8-3 Shortcomings encountered in Preparing EIA Reports


An EIA report should be complete, easily understood, objective, factual and internally consistent. These objectives are difficult to achieve in a process that involves many contributors working to tight deadlines. Even so, far too many EIA reports fall short of meeting their basic purpose of providing the necessary and relevant information for decision-making and clearly communicating key findings to the public and other interested parties.

Higher standards could be achieved by addressing some of the shortcomings and deficiencies that are commonly found in EIA reports. The following list was compiled primarily from the experience of the Netherlands EIA Commission, which is an independent body responsible for the review of EIA reports.

Shortcomings and Deficiencies of EIA reports and Reporting examples
Shortcoming EIA Reporting Example
Source: Netherlands EIA Commission
The need for a project cannot be justified An EIA report substantiates the need for offshore exploratory drilling in a remote and sensitive Arctic Sound primarily in terms of energy security and economic development. The broader opportunity costs of opening the area to development are overlooked.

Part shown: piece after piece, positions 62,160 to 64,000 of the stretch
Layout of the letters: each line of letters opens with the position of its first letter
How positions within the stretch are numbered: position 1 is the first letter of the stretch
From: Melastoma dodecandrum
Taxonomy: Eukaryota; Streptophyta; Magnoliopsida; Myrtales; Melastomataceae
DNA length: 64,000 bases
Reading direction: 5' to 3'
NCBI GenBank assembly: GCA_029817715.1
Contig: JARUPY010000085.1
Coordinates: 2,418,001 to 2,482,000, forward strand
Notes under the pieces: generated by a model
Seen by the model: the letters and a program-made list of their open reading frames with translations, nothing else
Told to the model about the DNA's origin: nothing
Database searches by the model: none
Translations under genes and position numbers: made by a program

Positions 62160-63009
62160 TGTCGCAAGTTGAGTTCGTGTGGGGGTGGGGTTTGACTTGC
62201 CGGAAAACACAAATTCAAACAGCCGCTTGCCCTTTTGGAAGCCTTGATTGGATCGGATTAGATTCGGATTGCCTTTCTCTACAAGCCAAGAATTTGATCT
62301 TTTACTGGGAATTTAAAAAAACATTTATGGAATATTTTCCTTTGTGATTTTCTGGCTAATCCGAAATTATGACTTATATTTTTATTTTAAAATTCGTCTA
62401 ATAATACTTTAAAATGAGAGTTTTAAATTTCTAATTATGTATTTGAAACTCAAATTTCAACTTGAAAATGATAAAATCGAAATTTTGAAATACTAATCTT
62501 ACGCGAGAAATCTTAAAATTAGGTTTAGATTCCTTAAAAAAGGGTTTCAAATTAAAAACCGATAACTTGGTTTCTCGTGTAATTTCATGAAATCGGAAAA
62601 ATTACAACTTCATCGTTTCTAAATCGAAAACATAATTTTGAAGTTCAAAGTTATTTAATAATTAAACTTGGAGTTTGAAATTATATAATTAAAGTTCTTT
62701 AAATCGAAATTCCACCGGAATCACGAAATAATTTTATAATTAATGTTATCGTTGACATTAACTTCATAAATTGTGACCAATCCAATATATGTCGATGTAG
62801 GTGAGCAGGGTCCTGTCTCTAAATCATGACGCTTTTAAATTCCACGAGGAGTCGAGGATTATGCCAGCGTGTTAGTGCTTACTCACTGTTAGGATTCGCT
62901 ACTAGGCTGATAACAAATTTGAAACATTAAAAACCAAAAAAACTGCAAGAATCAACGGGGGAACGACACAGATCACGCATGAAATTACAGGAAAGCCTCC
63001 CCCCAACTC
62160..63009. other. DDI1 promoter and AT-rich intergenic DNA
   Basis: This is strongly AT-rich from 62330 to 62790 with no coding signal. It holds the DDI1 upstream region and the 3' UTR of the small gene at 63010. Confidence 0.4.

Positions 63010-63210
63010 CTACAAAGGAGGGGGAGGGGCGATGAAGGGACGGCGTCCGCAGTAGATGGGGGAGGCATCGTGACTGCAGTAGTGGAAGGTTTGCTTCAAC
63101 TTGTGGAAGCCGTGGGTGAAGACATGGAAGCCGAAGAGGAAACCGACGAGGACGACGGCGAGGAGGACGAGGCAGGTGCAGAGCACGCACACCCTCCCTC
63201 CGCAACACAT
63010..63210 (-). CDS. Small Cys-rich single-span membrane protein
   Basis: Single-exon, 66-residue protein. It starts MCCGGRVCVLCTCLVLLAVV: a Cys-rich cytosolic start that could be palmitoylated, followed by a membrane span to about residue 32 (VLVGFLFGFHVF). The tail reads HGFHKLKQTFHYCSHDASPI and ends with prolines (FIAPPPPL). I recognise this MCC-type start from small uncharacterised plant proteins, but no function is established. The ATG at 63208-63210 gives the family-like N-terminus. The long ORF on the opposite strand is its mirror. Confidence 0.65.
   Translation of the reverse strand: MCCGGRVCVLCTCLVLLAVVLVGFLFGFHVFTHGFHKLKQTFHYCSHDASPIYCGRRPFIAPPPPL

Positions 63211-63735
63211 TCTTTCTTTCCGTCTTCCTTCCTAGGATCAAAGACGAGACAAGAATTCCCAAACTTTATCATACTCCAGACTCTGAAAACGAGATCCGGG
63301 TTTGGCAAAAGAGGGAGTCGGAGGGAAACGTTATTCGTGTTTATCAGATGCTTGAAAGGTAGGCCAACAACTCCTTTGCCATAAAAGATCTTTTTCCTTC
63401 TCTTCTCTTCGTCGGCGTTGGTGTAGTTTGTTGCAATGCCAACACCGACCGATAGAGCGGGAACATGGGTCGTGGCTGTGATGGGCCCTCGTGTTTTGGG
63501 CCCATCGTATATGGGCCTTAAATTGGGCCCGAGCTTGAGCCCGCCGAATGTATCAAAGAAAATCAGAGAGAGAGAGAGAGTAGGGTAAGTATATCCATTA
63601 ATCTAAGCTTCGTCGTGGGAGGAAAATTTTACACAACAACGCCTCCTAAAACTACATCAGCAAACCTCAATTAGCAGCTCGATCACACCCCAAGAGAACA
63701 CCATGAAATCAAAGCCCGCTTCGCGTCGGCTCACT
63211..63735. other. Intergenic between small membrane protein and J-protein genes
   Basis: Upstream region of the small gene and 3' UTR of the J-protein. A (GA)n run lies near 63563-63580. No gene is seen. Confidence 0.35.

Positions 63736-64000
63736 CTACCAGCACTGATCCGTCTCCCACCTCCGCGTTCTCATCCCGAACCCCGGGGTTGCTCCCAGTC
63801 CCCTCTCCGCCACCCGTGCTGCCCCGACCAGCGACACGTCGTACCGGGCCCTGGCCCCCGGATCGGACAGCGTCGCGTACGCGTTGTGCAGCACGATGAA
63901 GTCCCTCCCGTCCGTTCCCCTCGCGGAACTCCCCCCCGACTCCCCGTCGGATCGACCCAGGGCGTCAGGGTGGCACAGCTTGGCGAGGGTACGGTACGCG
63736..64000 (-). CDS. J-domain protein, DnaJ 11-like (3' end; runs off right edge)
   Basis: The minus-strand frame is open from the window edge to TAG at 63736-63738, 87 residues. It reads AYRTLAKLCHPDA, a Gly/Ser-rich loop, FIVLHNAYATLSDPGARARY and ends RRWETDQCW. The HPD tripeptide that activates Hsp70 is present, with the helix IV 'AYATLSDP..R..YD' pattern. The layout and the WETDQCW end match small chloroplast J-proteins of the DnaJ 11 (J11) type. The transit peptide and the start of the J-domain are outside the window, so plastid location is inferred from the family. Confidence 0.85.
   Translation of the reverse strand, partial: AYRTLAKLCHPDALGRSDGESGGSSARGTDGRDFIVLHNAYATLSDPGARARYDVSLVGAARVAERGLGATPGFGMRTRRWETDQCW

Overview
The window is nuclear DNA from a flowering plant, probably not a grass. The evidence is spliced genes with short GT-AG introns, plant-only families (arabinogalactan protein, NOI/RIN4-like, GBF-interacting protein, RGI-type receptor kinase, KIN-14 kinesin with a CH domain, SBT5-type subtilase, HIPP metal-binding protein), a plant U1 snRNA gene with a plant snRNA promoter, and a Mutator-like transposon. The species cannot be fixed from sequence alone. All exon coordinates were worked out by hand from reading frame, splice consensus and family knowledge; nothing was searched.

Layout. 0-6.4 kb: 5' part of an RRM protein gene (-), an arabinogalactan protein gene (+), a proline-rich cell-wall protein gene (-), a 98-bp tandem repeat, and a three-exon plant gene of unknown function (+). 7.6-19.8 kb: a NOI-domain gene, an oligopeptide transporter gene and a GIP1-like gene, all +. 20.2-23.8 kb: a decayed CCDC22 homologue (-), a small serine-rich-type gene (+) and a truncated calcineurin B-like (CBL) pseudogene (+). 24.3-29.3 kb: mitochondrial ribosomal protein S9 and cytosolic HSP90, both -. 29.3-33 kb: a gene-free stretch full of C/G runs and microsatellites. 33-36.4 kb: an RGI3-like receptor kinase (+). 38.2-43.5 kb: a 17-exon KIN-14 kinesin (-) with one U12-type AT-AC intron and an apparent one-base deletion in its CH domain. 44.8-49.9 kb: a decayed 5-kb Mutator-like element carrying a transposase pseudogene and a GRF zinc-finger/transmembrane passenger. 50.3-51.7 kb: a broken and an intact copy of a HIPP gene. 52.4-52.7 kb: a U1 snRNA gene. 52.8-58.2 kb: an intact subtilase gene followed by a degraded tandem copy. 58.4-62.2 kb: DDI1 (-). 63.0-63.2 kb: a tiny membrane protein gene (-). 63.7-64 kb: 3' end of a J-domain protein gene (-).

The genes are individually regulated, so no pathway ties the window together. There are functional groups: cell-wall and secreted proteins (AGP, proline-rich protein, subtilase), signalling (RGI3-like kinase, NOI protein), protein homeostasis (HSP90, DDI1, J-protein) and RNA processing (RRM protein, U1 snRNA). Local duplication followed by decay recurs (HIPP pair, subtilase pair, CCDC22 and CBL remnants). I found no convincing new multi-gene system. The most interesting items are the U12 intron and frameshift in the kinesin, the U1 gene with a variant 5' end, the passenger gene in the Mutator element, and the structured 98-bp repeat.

The objective and alternatives are too narrowly stated An EIA report on a proposed by-pass road identifies the objective as relieving traffic congestion, failing to consider broader transport issues and alternatives.
The description of the proposal does not cover the key features An EIA report describes the proposed construction of an industrial plant but omits information about construction of a pipeline and other facilities to transport and handle raw materials and finished products to and from the plant.
Selection of alternatives does not take into account environmental aspects The EIA report on a car racing circuit in a coastal dune landscape only considers alternatives meeting motor sport requirements, visitor ‘needs’ and public safety regulations. It overlooks environmental considerations, such as noise abatement, protection of land surface and dune ecology.
Key problems affected by the proposal are not described An EIA report describes the proposed construction of a coal-fired power plant using surface water as cooling medium. It does not divulge that the surface water body is already used by other industrial activities for this purpose to the limit of its cooling capacity.
Sensitive elements in the affected environment are overlooked An EIA report for a pipeline project does not indicate that the proposed alignment will dissect certain areas of ecological value.
Environmental target values and standards are not properly taken into account An EIA report for an extension of an airport describes the impacts up to the standard of 25 per cent of people seriously affected by aircraft noise, whereas the target value aims at 10 per cent of people seriously affected.